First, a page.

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Newsletter: A surreal pandemic awards show

The nominees for an Emmy category are shown onscreen during Sunday's awards ceremony.
The nominees for an Emmy category are shown onscreen during Sunday’s awards ceremony.
(ABC)

A strange night at the Emmy Awards. Plus, the biggest headlines from across California.

Good morning, and welcome to the Essential California newsletter. It’s Monday, Sept. 21, and here’s a quick look at the week ahead:

On Tuesday, the Lakers will play Game 3 against the Denver Nuggets in their NBA Western Conference playoff series. The Lakers, up 2-0, will also play Thursday, and Saturday if needed.

Tuesday is also the fall equinox and National Voter Registration Day. (Check your California voter registration status here!)

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On Wednesday, Robert Redfield, director of the Centers for Disease Control and Prevention; Dr. Anthony Fauci, the nation’s top infectious disease expert; and the heads of other health agencies will be back on Capitol Hill for a Senate hearing on the federal coronavirus response.

Saturday marks the final day of regular season Major League Baseball games, with two California matchups. The Dodgers will face off against the Los Angeles Angels (of Anaheim), and the San Diego Padres will play the San Francisco Giants.

Yom Kippur, my favorite holiday, begins Sunday night.

And now, here’s what’s happening across California:

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“Why are we having an awards show in the middle of a pandemic?” That question was part of Jimmy Kimmel’s opening Emmys monologue, as he hosted TV’s biggest night from inside an empty Staples Center. It was the first of the major industry awards shows to contend with the complicated logistics of a remotely produced live broadcast, and it made for a deeply surreal few hours of television. Trophies were presented by people wearing tuxedo hazmat suits (imagine hearing that phrase in 2019!), and winners beamed in from home, hotel suites or small, distanced gatherings in unnamed locations. And as for the actual awards? “Schitt’s Creek” set Emmy records, while “Watchmen” and “Succession” helped lead HBO to a dominant night. Los Angeles Times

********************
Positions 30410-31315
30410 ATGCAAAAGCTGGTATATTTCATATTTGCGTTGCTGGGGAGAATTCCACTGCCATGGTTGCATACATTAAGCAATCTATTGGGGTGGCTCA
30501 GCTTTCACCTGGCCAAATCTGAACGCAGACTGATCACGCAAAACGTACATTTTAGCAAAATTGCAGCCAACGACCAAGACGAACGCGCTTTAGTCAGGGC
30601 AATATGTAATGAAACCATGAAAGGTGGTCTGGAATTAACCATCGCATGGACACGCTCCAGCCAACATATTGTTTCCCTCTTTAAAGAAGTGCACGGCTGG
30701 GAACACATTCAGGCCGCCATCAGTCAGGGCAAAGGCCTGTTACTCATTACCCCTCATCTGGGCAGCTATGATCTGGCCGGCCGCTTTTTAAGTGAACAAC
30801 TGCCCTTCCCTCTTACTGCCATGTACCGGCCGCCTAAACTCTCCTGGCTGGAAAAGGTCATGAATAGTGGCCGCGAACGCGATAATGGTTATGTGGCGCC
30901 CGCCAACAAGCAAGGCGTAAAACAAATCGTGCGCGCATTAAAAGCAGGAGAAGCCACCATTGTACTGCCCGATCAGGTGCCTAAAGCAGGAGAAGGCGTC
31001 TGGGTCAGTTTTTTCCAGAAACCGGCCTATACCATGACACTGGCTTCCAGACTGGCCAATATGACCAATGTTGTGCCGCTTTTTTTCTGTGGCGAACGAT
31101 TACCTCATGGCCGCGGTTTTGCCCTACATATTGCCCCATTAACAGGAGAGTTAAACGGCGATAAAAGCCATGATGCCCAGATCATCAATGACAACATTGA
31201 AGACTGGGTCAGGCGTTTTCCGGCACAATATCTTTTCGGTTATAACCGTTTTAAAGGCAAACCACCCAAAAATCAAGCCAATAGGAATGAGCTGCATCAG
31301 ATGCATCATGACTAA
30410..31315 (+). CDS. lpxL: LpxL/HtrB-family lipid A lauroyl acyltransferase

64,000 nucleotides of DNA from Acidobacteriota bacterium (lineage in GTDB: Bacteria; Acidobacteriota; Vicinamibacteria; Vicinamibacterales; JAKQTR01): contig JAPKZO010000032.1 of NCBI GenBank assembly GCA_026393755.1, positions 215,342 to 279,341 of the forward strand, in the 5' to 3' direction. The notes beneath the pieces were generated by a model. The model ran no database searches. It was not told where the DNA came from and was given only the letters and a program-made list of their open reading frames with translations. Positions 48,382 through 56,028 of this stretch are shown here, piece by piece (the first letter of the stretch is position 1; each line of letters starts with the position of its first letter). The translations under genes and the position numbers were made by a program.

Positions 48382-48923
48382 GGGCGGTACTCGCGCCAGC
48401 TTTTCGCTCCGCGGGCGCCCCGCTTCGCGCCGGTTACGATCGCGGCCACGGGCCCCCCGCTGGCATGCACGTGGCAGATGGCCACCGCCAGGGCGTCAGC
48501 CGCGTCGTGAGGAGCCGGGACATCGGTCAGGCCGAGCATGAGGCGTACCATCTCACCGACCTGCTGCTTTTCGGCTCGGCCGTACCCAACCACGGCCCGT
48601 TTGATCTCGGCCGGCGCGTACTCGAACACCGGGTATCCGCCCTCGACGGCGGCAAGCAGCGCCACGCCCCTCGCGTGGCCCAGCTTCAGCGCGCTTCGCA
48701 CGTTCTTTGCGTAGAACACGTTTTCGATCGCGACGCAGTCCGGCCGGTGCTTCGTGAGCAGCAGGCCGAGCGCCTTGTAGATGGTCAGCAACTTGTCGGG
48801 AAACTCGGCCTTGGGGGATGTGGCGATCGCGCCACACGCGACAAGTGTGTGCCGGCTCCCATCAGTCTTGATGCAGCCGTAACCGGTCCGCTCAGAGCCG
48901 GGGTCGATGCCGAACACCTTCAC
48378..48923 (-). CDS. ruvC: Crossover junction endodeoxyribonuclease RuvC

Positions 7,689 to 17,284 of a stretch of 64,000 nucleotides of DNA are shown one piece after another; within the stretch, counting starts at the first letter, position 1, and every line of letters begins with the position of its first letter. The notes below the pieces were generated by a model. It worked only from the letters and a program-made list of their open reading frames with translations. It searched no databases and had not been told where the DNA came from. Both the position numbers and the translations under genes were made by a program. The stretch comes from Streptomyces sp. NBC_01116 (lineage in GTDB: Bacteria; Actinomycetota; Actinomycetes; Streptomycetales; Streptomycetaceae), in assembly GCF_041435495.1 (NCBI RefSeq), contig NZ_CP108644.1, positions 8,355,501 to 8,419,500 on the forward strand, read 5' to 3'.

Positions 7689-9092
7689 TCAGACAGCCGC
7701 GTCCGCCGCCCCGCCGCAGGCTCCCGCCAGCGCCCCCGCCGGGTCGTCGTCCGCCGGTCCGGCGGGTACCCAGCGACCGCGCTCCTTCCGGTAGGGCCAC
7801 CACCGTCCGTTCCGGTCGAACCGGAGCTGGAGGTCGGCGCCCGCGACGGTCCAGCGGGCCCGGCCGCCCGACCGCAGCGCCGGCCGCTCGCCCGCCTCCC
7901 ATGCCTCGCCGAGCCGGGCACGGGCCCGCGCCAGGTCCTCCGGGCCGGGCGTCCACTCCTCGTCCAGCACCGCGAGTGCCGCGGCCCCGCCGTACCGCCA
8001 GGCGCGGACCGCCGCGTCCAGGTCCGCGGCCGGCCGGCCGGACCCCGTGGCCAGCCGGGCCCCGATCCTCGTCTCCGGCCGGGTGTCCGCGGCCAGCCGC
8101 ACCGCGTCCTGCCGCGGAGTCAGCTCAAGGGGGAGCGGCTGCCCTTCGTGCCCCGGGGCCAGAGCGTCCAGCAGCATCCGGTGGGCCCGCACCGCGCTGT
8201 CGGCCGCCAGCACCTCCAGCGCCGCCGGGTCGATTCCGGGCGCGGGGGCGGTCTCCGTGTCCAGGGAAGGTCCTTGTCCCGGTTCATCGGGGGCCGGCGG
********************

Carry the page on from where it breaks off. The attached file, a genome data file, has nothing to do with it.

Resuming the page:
[See the complete list of winners from Sunday’s Emmys]

The Bobcat fire has exploded to more than 100,000 acres, making it one of L.A. County’s largest blazes ever. The fire burned homes in the Antelope Valley and has been spreading in multiple directions. Los Angeles Times

Roland Pagan surveys the remains of his home that was burned to the ground by the Bobcat fire.
Roland Pagan on Saturday surveys the remains of his home that was burned to the ground by the Bobcat fire in Juniper Hills, Calif.
(Irfan Khan/Los Angeles Times)
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L.A. STORIES

L.A. schools are closed — but there are loopholes for those with money. Many schools have reopened anyway, either by outsourcing their facilities to established providers such as the YMCA, or by rebranding as day camps, which are license-exempt and virtually unregulated in California. Los Angeles Times

So long, and thanks for all the steak: Food columnist Lucas Peterson mourns the loss of the nearly century-old Pacific Dining Car in Westlake. Los Angeles Times

A “tsunami” of hotel closures is coming, experts warn. The Luxe Rodeo Drive is the first high-end hotel in the Los Angeles area to go out of business because of the pandemic, and industry experts point to an unusually high loan delinquency rate among hotel borrowers as a sign that more closures are likely to follow. Los Angeles Times

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POLITICS AND GOVERNMENT

President Trump could name his Supreme Court pick in days — and he says it will be a woman. Los Angeles Times